• Share
  • Email
  • Embed
  • Like
  • Save
  • Private Content

Loading…

Flash Player 9 (or above) is needed to view presentations.
We have detected that you do not have it on your computer. To install it, go here.

Like this presentation? Why not share!

STATA Example Voter Turnout

on

  • 1,339 views

An example of how statistical analysis can help answer questions about voter turnout.

An example of how statistical analysis can help answer questions about voter turnout.

Statistics

Views

Total Views
1,339
Views on SlideShare
1,333
Embed Views
6

Actions

Likes
0
Downloads
20
Comments
0

2 Embeds 6

http://mcentellas.tumblr.com 5
http://safe.tumblr.com 1

Accessibility

Categories

Upload Details

Uploaded via as Microsoft PowerPoint

Usage Rights

© All Rights Reserved

Report content

Flagged as inappropriate Flag as inappropriate
Flag as inappropriate

Select your reason for flagging this presentation as inappropriate.

Cancel
  • Full Name Full Name Comment goes here.
    Are you sure you want to
    Your message goes here
    Processing…
Post Comment
Edit your comment

    STATA Example Voter Turnout STATA Example Voter Turnout Presentation Transcript

    • Miguel Centellas
      Croft Visiting Assistant Professor of Political Science
      The University of Mississippi
      Voter Turnout in Europe & the Americas
    • Data from International IDEA
      Freely available on the web, along with background information.
    • Data from International IDEA
      Freely available on the web, along with background information.
    • Sample Selection: 51 Countries in Europe & the Americas
      Europe
      Albania • Austria • Belgium • Bulgaria • Czech Republic Denmark • Estonia • Finland • France • Germany Greece Hungary • Iceland • Ireland • Italy • Latvia • Lithuania Luxembourg • Malta • The Netherlands • Norway Poland • Portugal • Romania • Slovenia • Spain • Sweden Switzerland • United Kingdom
      The Americas
      Argentina • Bolivia • Brazil • Canada • Chile • Colombia Costa Rica • Dominican Republic • Ecuador • El Salvador  Guatemala • Honduras • Jamaica • Mexico • Nicaragua Panama • Peru • Suriname • United States • Uruguay  Venezuela
    • Sample Selection: 51 Countries in Europe & the Americas
      Established Democracies
      Austria • Belgium • Canada • Colombia • Costa Rica Denmark • Finland • France • Germany • Iceland Ireland • Italy • Luxembourg • Malta • The Netherlands Norway • Sweden Switzerland • United Kingdom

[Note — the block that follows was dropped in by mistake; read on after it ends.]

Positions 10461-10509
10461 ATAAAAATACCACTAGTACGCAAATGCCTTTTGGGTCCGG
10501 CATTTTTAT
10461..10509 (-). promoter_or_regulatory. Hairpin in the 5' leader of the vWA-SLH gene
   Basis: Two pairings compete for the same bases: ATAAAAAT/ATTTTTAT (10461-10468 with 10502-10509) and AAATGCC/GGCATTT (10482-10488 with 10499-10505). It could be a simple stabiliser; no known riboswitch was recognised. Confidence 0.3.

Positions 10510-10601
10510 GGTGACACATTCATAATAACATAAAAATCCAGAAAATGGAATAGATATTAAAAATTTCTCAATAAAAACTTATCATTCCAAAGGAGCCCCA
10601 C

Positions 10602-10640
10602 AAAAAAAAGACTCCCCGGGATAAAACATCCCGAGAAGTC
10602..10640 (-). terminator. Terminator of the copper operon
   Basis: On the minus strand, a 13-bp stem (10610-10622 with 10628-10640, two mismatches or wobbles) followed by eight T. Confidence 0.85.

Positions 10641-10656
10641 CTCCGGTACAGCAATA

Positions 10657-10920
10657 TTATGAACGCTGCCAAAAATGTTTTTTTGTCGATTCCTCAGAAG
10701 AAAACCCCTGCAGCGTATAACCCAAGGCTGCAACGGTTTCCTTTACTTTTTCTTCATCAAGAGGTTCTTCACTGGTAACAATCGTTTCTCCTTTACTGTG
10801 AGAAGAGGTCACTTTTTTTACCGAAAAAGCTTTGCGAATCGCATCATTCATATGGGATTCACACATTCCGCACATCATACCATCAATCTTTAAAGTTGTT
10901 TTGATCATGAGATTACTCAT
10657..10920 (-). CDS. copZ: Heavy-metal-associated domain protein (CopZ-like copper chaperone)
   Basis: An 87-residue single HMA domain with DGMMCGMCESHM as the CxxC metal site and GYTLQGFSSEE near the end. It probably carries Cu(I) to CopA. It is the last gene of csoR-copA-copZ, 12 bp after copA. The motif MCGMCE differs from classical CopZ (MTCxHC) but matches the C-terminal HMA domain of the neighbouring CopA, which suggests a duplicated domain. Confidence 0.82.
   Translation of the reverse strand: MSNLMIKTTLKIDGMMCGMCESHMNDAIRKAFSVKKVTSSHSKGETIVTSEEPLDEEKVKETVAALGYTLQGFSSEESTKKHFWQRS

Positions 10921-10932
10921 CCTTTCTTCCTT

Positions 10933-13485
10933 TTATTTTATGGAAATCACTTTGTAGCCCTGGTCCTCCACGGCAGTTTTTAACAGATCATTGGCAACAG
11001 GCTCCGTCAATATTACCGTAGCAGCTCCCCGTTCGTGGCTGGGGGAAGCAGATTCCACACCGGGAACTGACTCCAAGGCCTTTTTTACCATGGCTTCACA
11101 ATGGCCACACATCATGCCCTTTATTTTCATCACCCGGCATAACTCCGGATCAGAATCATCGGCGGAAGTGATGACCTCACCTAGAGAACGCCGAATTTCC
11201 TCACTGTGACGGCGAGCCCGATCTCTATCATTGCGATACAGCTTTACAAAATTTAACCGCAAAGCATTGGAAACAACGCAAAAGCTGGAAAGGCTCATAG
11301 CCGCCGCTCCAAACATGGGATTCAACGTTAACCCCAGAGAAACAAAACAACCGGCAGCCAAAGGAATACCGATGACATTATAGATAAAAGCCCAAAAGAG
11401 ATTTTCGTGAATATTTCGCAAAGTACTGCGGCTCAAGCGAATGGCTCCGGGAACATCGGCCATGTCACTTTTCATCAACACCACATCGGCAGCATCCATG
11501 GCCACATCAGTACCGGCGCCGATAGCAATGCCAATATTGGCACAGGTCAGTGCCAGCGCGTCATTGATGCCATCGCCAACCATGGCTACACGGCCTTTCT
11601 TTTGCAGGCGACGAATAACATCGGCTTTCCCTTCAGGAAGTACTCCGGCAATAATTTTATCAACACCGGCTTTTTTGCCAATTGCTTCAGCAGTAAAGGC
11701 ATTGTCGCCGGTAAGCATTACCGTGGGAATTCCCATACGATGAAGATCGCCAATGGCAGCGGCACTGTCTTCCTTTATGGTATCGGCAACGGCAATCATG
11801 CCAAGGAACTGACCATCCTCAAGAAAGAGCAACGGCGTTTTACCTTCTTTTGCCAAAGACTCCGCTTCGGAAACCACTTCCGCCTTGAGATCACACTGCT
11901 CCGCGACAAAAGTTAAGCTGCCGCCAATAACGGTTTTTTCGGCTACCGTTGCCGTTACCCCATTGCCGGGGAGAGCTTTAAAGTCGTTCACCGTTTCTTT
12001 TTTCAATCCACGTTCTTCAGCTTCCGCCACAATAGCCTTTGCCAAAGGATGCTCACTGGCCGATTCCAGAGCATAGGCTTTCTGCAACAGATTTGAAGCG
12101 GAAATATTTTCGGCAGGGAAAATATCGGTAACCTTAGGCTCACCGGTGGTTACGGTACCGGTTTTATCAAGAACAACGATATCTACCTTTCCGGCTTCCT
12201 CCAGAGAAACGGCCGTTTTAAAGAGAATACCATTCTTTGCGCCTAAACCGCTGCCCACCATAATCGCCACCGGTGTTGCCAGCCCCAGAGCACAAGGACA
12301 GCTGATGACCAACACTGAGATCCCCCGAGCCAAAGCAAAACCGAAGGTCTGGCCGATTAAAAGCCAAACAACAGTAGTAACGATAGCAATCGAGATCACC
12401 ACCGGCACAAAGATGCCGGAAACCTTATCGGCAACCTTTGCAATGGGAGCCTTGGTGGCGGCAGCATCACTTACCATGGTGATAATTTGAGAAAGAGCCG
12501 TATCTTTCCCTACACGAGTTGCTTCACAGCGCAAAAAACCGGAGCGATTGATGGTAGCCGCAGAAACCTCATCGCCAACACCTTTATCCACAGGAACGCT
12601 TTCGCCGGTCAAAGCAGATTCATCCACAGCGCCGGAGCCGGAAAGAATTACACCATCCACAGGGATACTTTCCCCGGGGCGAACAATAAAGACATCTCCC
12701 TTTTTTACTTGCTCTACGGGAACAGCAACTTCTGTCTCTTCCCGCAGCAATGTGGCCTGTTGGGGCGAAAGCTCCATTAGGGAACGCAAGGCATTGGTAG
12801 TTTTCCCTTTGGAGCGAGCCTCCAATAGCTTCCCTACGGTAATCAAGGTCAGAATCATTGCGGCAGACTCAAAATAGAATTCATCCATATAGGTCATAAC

United States • Venezuela
      New Democracies
      Albania • Argentina • Bolivia • Brazil • Bulgaria • Chile Czech Republic • Dominican Republic • Ecuador
      El Salvador • Estonia • Greece • Guatemala • Honduras Hungary • Jamaica • Latvia • Lithuania • Mexico Nicaragua • Panama • Peru • Poland • Portugal
      Romania • Slovenia • Spain • Suriname • Uruguay  
    • Voter Turnout in 51 Selected CountriesVote/VAP* in Legislative Elections, 2004-2008
      All data from International IDEA (http://idea.int/vt)
      VAP=Voting Age Population
    • How Can We Explain Differences in Voter Turnout?
      Hypothesis 1:Voter turnout is a function of electoral systems. Proportional representation should drive up voter turnout because voters are less likely to “waste” votes.
      Hypothesis 2:Voter turnout is a function of civil & political liberties. Citizens will exercise their right to vote if they enjoy a wide range of civil rights and political liberties.
      Hypothesis 3:Voter turnout is a function of voting laws. Where voting is compulsory, citizens are more likely to vote.
    • Voter Turnout in 51 Selected CountriesVote/VAP in Legislative Elections, 2004-2008Data from International IDEA (http://idea.int/vt)
    • Voter Turnout and Level of FreedomVote/VAP and Freedom House Index Scores
    • Voter Turnout and Level of FreedomVote/VAP and Freedom House Index Scores
    • Voter Turnout and Compulsory Voting
      Average = 62%
      (STDEV = 16.7%)
      Average = 69%
      (STDEV = 13.7%)
    • Regression Analysis Output in STATA
    • Regression Estimates for Voter Turnout
    • Regression Estimates for Voter Turnout
    • After Statistical Analysis:What Explains Differences in Voter Turnout?
      By itself, proportional representation does correlate with voter turnout. But in multivariate analysis, it has no statistically significant effect.
      By itself, a country’s Freedom House score does correlate with voter turnout. This variable also is consistently significant in multivariate models.
      By itself, compulsory voting has no affect on voter turnout. However, it does have a significant, positive effect on voter turnout in new democracies.
    • What Did We Learn?
      Voters are more likely to turn out to vote (controlling for other factors) when civil liberties and political rights are protected.